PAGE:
Larry began to explain how badly the church treated him.
For example, a donor gave him money for a wireless Internet connection. When the church found out he was going to install it, they said he had to put it in their main office and they would wifi it to him. It didn’t pierce the wall, but they didn’t care. So I asked the Dianas to give Botts a donation to put in the Internet through direct wiring.
I did another history — of Legacy Health Services — and once again, Larry and crew provided me with files of papers back to the very beginning: 1978.
I felt they needed money to grow, so I got a volunteer lawyer to help them with a 501(c)(3). GCAM had become impossible — ten storage rooms and nothing indexed — so Botts was a treasure trove to me.
Then, at the beginning of 2011, Larry said the board was hinting they might have to start charging him rent. I kept thinking about that $50,000 they just appropriated for the downpayment.
In the summer of 2011, I got the news that the church was selling the archive. I couldn’t believe it. The letter of the law said the church owned it, but that was never the spirit of the law. So many people, including me, had donated to the archives believing it was a community archive. A group of five of us went to talk to the board. They kept going on and on about how they wanted a “water ministry” — showers for homeless. When they had a priceless archive in their facility and never gave jack about it.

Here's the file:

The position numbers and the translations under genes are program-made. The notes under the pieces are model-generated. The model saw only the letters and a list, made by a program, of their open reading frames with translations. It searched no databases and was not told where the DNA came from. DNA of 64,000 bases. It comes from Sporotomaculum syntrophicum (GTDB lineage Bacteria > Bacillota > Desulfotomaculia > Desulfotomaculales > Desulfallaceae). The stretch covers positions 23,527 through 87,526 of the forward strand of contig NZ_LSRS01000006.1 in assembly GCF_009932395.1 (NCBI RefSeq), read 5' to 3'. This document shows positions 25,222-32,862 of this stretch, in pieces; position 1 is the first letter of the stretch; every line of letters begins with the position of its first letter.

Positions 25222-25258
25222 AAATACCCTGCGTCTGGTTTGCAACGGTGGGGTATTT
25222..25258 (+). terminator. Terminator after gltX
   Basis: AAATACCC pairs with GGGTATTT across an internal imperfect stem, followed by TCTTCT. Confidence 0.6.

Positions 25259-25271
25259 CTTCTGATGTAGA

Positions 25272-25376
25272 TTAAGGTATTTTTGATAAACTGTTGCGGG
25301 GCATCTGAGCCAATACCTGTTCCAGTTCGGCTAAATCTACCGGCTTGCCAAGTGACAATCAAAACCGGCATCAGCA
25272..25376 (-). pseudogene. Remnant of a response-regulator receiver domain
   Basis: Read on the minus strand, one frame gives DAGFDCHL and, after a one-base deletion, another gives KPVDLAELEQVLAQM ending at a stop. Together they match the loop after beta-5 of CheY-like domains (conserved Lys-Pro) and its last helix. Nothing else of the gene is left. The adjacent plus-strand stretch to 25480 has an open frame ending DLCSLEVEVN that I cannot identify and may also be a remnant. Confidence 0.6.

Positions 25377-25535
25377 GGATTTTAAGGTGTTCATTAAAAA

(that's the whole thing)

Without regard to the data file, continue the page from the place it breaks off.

One day, he came in and the archive was re-keyed. After a couple months, they let the volunteers in, but Larry couldn’t be there without a staff member from the church present.
They were shopping around to universities, but having no luck.
One night the board president came a meeting of ARCH (an umbrella group that all GLBT preservation efforts belong to). She was eaten alive, and never came back. But Judy Reeves, of the Gulf Coast Archive and Museum [GCAM], was taking all this in.
It was a stalemate until the summer of 2012. Suddenly, an announcement was made that the archive had been sold to an anonymous buyer for an undisclosed amount of money, and that Judy Reeves would be the official representative. She predicted a research library would be open in early 2013. Instead, it just disappeared, and I know of at least six researchers who tried to access the collection and were told no.
It was pretty obvious to me that Judy had done a backroom deal with the board. Jimmy Carper was his bosom buddy, and her rich lover had died and left Jimmy a house and money. I finally discovered he was the mystery buyer.
The church had stipulations to whoever bought it: 1) retain it as a separate collection, 2) retain the name Botts, and 3) open it to public for research.
But the old crew didn’t just walk away. They started over with new donations of materials constantly coming in and rented space over Grace Church.
Judy sent the crew a cease and desist order about the name, and they sort of told her to go to hell.
So now we have three archives.
I’ve always seen a big difference—GCAM is massive but not indexed—Botts is small, but highly indexed.